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Just to be honest at the beginning here: I have no experience installing Python and its various modules. I am trying to work through Natural Language Processing with Python to learn a bit about how programming can be used in linguistic research.

Apparently my Mac had one version of Python installed already. In order to take advantage of all the examples in the book I need to get the Numpy and matplotlib modules working. After a bit of trial and error was I able to install Numpy (and import it successfully when using Python in the terminal). Then I tried to install matplotlib and wasn't able to. The installation program said that you can't use matplotlib with the version of Python that came pre-installed by Apple.

So I've downloaded another copy of Python 2.7.5 and installed it. Once that installation was on my system, the matplotlib installation went through. But now I don't know how to install Numpy a second time (this time alongside the new Python installation), and matplotlib won't work with the new Python, even though it's been installed, because it appears to be looking for Numpy and not finding it.

I also have no idea which installation is now being used when I type "python" into my terminal. But Numpy isn't importing there either, even though it did before I got into this mess.

I'm sorry that this is so jumbled; I hope it makes sense. I just want to get the environment up and running and, preferably, know what all I have installed on my system and where it's installed. Can anyone maybe point me on the right direction on what I should do next? Is there a simple way to start from scratch with a user-installed version of Python and instructions on how to make sure I'm installing all modules to that installation?

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These instructions have worked for me on several different Macs. – Dan Allan Jun 17 '13 at 10:45
Thanks for the reply! I followed the instructions, got this at the end of scipy installation: "1 error generated. clang: warning: argument unused during compilation: '-mno-fused-madd" There's more but it's too many characters to include here. I then got the same error when running "pip install matplotlib," except this time 67 errors were generated instead of just 1 with pysci. I'll copy some of the text in another comment below... – sixty4bit Jun 17 '13 at 15:02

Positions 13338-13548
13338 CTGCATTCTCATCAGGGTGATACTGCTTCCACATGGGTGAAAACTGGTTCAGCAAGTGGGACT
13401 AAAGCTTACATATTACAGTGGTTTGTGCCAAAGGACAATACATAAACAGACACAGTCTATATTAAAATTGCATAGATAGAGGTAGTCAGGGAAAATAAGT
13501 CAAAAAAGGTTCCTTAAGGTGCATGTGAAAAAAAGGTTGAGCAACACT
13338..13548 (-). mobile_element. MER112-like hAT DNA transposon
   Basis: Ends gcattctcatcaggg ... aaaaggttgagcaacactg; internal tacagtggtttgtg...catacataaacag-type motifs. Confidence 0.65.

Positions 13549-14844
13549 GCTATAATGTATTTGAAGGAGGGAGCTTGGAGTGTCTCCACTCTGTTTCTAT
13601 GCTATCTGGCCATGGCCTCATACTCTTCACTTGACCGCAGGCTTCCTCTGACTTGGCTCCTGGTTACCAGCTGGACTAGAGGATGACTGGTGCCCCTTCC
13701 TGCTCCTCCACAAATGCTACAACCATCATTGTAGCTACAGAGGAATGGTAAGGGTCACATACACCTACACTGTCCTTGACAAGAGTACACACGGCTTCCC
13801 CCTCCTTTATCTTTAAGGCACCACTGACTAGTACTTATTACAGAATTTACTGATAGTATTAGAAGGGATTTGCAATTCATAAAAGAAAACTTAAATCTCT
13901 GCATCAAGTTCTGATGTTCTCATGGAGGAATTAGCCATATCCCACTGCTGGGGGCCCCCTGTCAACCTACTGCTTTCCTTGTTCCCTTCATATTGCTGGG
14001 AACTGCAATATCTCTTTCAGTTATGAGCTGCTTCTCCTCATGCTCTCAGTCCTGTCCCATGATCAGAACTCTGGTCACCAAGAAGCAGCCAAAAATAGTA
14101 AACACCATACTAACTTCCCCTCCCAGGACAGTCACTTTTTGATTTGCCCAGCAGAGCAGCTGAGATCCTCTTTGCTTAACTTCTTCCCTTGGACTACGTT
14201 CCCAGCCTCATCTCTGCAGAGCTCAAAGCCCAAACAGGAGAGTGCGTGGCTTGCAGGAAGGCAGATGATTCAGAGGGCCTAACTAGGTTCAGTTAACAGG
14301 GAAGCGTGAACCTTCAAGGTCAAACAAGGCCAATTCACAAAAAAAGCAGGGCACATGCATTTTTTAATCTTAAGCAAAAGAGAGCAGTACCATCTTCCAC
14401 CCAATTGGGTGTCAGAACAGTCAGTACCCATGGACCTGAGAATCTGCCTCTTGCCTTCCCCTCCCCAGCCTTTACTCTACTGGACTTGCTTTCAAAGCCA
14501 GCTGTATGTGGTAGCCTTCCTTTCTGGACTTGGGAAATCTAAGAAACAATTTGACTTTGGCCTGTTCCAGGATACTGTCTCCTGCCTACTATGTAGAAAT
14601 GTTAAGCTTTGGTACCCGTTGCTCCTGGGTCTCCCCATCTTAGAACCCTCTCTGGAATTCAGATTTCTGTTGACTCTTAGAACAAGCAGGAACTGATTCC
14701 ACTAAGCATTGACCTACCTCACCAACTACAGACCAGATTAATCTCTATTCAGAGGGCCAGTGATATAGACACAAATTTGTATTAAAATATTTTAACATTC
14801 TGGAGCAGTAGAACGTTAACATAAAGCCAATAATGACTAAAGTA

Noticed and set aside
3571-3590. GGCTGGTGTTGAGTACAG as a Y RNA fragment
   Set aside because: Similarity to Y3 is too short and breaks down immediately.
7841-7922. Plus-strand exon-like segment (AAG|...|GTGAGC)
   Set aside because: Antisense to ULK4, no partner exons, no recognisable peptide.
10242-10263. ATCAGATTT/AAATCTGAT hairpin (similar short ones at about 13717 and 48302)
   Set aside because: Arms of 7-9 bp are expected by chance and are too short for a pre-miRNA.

clang: warning: argument unused during compilation: '-mno-fused-madd' clang -fno-strict-aliasing -fno-common -dynamic -g -Os -pipe -fno-common -fno-strict-aliasing -fwrapv -mno-fused-madd -DENABLE_DTRACE -DMACOSX -DNDEBUG -Wall -Wshorten-64-to-32 -DNDEBUG -g -Os -Wall -Wstrict-prototypes -DENABLE_DTRACE -arch i386 -arch x86_64 -pipe -DPY_ARRAY_UNIQUE_SYMBOL=MPL_ARRAY_API -DPYCXX_ISO_CPP_LIB=1 -I/usr/local/include -I/usr/include -I/usr/X11/include -I/opt/local/include -I/System/Library/Frameworks/Python.framework/Versions/2.7/Extras/lib/python/num‌​py/core/include -I/usr/local/include – sixty4bit Jun 17 '13 at 15:03
Also, when I run Python from the terminal now, I can run "import numpy" and "import matplotlib" with no errors, but when I try to do a dispersion plot like the one in the first chapter of the book, I still get this error: – sixty4bit Jun 17 '13 at 15:05
text4.dispersion_plot("independence") Traceback (most recent call last): File "<stdin>", line 1, in <module> File "/Library/Python/2.7/site-packages/nltk/", line 456, in dispersion_plot dispersion_plot(self, words) File "/Library/Python/2.7/site-packages/nltk/draw/", line 27, in dispersion_plot raise ValueError('The plot function requires the matplotlib package (aka pylab).' ValueError: The plot function requires the matplotlib package (aka pylab) – sixty4bit Jun 17 '13 at 15:06

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